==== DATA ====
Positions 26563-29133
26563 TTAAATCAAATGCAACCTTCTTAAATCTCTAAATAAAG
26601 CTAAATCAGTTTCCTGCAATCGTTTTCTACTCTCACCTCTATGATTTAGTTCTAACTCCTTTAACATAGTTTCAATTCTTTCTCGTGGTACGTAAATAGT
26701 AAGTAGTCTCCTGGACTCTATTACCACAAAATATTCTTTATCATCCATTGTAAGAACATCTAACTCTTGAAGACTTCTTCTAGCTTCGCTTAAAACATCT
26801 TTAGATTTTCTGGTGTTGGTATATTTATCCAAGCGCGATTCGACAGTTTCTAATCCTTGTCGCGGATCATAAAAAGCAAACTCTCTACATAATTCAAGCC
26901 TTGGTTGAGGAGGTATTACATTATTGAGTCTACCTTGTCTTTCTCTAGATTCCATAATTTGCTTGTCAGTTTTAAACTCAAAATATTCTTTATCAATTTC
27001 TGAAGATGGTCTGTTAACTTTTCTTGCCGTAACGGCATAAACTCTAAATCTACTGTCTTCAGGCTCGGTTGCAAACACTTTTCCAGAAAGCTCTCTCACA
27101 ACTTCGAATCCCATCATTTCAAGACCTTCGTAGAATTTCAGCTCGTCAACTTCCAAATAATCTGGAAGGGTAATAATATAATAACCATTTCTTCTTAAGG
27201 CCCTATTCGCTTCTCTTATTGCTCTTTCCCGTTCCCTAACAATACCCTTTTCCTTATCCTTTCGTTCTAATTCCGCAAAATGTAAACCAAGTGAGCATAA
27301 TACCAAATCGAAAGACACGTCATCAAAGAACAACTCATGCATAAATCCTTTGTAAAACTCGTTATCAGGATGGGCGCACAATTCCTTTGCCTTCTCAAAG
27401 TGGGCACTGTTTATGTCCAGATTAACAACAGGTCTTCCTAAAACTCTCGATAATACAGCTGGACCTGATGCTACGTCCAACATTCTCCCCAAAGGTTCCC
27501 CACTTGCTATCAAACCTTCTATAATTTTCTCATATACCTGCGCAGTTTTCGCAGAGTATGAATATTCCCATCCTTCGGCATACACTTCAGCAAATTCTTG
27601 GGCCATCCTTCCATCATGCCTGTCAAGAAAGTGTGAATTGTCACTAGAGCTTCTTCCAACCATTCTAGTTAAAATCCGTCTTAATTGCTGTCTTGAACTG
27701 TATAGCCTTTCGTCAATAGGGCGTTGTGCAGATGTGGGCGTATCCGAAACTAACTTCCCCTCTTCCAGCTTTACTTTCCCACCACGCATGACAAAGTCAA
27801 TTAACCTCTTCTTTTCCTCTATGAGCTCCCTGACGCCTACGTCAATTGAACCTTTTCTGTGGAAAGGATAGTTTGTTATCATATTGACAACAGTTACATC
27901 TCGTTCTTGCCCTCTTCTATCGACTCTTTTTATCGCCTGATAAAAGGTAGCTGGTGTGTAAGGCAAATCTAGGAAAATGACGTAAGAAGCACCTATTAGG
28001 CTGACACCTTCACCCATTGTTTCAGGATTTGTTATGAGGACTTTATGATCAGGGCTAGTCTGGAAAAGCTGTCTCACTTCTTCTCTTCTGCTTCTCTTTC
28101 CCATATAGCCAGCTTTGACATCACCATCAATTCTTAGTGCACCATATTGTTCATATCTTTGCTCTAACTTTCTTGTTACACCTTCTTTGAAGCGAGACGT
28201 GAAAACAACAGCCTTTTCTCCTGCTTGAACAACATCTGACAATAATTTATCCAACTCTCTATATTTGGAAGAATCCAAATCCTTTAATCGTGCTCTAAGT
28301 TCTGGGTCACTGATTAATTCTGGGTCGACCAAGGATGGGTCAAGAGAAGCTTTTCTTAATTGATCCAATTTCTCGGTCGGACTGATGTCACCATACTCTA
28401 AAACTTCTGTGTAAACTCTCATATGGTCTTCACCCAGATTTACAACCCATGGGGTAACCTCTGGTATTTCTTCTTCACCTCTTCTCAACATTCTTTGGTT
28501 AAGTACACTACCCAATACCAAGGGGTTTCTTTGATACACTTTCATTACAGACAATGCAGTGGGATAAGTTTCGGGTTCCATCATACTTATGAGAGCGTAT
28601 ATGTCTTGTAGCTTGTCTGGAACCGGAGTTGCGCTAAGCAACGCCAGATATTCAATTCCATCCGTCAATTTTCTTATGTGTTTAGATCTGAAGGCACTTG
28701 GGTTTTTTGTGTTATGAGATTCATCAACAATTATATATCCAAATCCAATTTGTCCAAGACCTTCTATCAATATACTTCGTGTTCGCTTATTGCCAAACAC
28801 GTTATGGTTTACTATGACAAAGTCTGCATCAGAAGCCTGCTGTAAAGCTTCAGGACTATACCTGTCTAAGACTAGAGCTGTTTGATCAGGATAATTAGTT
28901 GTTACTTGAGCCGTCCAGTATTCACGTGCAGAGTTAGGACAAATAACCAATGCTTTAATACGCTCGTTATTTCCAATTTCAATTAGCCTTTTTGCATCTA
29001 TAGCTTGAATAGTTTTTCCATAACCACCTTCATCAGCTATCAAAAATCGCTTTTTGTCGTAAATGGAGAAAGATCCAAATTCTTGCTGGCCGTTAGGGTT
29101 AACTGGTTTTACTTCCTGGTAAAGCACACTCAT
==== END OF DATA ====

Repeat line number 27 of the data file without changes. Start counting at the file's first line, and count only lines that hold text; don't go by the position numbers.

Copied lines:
29001 TAGCTTGAATAGTTTTTCCATAACCACCTTCATCAGCTATCAAAAATCGCTTTTTGTCGTAAATGGAGAAAGATCCAAATTCTTGCTGGCCGTTAGGGTT